One only needs to consider debates about native sovereignty in Canada or read the important work of J. Kēhaulani Kauanui on the paradoxes of Hawaiian sovereignty to see how crucial this notion can be for popular mobilizations. Sovereignty can be one way of describing acts of political self-determination, which is why popular movements of indigenous people struggling for sovereignty have become important ways to lay claim to space, to move freely, to express one’s views, and to seek reparation and justice.
Voting certainly does not exhaust the meaning of popular sovereignty—there is more to it. In fact, Butler uses the reference to voting to make the claim that what is called popular sovereignty “always remains nontransferable, marking the outside of the electoral process.” Popular sovereignty translates into electoral power, “but that is never a full or adequate translation”:
Something of popular sovereignty remains untranslatable, nontransferable, and even unsubstitutable, which is why it can both elect and dissolve regimes. As much as popular sovereignty legitimates parliamentary forms of power, it also retains the power to withdraw its support from those same forms when they prove to be illegitimate.
There are echoes here of what Giorgio Agamben in his reading of Thomas Hobbes theorizes as the “dissolved multitude,” which he considers to be the true state of politics (as opposed to what he exposes to be the optical illusion of “sovereignty”; the people-king only exists in the moment of its institution—it crumbles into the dissolved multitude immediately afterward, a state of dissolution that might intensify into Civil War, which may lead—if the rebellious side is victorious—into a disunited multitude, which might elect a people-king again, and so on).
However, given the fact that Butler is not a thinker of the multitude—she in fact explicitly presents herself as a thinker of “the people,” and therefore a thinker of sovereignty—it may be more correct to say that there are echoes here of Schmitt. In a discussion of Schmitt’s book Constitutional Theory, Panu Minkkinen points out that, for Schmitt,
constituent power . . . can never exhaust itself into the institutions it has constituted. . . . Or, in Schmitt’s terms, a people “anterior to and above” the constitution, that is, the presupposed people behind every democracy, can never quite reduce itself into a people “within” the constitution, that is, into the people that the constitution identifies and recognizes as an institution. A constituent residue will, namely, always remains dormant in the institutions that the people may have constituted, and will re-emerge and activate itself if its political existence becomes threatened.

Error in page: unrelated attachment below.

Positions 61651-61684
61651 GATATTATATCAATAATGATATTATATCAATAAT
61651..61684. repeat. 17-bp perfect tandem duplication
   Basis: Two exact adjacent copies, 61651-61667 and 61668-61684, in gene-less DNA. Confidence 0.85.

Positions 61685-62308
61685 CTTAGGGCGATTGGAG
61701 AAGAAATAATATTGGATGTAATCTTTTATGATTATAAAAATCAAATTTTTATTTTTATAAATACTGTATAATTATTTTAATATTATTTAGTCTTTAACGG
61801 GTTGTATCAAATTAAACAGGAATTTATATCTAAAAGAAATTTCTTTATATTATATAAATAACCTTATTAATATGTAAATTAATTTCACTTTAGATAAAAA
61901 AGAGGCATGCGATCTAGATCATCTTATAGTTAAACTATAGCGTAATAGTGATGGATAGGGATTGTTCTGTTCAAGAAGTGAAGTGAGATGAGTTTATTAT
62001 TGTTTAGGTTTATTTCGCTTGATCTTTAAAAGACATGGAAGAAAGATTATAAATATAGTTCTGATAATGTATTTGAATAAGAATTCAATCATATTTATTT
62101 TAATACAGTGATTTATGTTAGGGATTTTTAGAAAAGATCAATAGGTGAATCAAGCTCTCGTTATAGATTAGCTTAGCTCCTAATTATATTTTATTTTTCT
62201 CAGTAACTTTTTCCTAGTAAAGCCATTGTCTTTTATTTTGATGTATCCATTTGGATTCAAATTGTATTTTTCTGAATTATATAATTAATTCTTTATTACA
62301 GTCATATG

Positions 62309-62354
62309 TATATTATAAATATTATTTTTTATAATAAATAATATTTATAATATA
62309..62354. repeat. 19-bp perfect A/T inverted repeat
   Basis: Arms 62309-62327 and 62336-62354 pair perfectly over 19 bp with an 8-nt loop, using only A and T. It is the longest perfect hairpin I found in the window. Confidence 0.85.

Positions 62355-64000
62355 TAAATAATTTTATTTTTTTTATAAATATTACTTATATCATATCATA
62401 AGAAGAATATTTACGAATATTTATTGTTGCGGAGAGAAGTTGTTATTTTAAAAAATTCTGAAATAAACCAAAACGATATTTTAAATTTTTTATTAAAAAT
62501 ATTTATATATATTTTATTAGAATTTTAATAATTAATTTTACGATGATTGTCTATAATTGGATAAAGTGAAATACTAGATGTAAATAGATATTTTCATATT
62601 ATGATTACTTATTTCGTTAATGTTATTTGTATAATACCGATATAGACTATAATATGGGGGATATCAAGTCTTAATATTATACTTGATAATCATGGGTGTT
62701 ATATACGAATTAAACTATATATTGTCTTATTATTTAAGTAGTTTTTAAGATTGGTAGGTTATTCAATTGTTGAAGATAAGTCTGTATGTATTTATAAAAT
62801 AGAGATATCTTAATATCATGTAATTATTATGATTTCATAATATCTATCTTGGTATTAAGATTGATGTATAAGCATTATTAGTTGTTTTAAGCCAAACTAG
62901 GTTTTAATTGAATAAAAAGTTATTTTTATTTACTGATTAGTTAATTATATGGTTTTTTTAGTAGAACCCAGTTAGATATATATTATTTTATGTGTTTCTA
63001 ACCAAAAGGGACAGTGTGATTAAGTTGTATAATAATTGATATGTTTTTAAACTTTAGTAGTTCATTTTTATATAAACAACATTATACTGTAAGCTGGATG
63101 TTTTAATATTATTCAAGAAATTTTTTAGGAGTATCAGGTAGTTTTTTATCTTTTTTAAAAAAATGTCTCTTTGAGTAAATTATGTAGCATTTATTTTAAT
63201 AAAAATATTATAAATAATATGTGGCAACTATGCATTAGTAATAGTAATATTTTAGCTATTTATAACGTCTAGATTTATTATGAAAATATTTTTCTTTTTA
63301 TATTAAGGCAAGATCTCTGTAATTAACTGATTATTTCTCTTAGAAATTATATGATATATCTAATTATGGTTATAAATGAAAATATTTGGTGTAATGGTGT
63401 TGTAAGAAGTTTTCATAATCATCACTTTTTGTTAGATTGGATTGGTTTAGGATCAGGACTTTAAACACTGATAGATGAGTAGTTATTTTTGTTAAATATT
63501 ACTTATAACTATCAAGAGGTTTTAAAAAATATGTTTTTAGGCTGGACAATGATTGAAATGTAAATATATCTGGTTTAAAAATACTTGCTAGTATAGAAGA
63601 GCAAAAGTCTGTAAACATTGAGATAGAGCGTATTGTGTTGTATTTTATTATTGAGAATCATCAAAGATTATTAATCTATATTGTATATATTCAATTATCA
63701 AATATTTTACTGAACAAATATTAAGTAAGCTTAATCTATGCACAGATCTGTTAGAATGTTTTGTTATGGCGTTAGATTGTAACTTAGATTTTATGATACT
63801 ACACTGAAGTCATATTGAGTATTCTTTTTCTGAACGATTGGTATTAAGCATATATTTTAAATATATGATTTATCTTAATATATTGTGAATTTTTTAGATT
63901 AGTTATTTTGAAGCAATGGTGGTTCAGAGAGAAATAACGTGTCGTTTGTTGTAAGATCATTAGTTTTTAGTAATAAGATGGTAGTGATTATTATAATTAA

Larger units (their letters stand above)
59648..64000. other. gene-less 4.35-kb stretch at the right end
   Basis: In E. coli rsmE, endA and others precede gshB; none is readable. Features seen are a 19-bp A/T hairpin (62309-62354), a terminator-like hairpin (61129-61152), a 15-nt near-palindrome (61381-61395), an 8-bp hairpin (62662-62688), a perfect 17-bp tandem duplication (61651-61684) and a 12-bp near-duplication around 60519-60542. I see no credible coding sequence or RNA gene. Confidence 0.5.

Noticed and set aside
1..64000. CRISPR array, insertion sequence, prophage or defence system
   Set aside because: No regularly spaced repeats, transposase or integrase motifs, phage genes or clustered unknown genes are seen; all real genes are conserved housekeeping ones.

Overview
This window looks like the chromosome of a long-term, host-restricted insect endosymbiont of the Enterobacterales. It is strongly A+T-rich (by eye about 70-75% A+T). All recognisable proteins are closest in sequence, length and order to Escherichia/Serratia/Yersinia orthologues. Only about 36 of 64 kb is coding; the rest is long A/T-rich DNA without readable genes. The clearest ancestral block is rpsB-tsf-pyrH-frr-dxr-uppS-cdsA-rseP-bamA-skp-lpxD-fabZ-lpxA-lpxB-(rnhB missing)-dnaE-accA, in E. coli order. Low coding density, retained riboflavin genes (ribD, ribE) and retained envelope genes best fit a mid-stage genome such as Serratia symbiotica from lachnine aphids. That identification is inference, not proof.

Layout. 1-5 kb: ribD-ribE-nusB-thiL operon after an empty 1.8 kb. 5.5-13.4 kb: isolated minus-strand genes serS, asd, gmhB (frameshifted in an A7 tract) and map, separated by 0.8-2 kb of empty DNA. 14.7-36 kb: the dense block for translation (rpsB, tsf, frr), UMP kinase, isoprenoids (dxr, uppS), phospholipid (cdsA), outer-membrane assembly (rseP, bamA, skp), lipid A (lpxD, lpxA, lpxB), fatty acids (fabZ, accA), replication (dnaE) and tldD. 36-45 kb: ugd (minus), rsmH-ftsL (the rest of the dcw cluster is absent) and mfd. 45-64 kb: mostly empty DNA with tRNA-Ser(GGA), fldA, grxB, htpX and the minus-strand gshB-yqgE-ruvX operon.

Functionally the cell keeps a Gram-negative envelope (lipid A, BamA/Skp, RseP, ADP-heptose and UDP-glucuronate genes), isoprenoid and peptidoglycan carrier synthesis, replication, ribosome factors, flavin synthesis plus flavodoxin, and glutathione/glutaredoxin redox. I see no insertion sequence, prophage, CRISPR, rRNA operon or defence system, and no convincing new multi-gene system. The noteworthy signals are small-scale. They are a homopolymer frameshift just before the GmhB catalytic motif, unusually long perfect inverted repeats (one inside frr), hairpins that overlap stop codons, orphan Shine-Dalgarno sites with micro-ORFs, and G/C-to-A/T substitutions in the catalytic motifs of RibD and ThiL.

For those who might object to the association with Schmitt, Minkkinen finds this position in the work of Bruce Ackerman and Jason Frank, both scholars whose work is clearly in the background of Butler’s thought. This leads us back to Andreas Kalyvas’s reading of Schmitt—specifically, the Schmitt of Constitutional Theory—as a democratic theorist.
Butler suggests that we may want to call the gap between popular sovereignty and electoral power “an ‘anarchist’ interval or a permanent principle of revolution that resides within democratic orders, one that shows up more or less both at moments of founding and moments of dissolution, but is also operative in the freedom of assembly itself.” Schmitt would likely have shuddered at this, as he distinguishes anarchy from the state of exception. And it is perhaps on this anarchic count, to which I will return, that non-Schmittian exceptionalisms (and even unexceptionalisms, as I will argue later) truly set themselves apart from Schmitt.
In closing, let me consider how one could see some of these very issues mobilized in Scaffold, a work by Sam Durant. Durant’s work created controversy: installed in the Minneapolis Sculpture Garden of the Walker Art Center, the work had been taken down after protests by the Dakota people who had taken offense with the work. Built on a 1:1 scale, the work showed an immense gallows that was partly modeled after an immense gallows that had been used in the mid-nineteenth century to put thirty-eight Dakota men to death in Mankato, Minnesota. It had been, apparently, the largest mass execution in U.S. history. If Durant had rebuilt that massive technology of death here, exposing what Walter Benjamin already called “something rotten” in power, it was obviously not to celebrate that technology but to criticize it—and that appears to be how the work was received in Europe, where it had already been shown to great acclaim.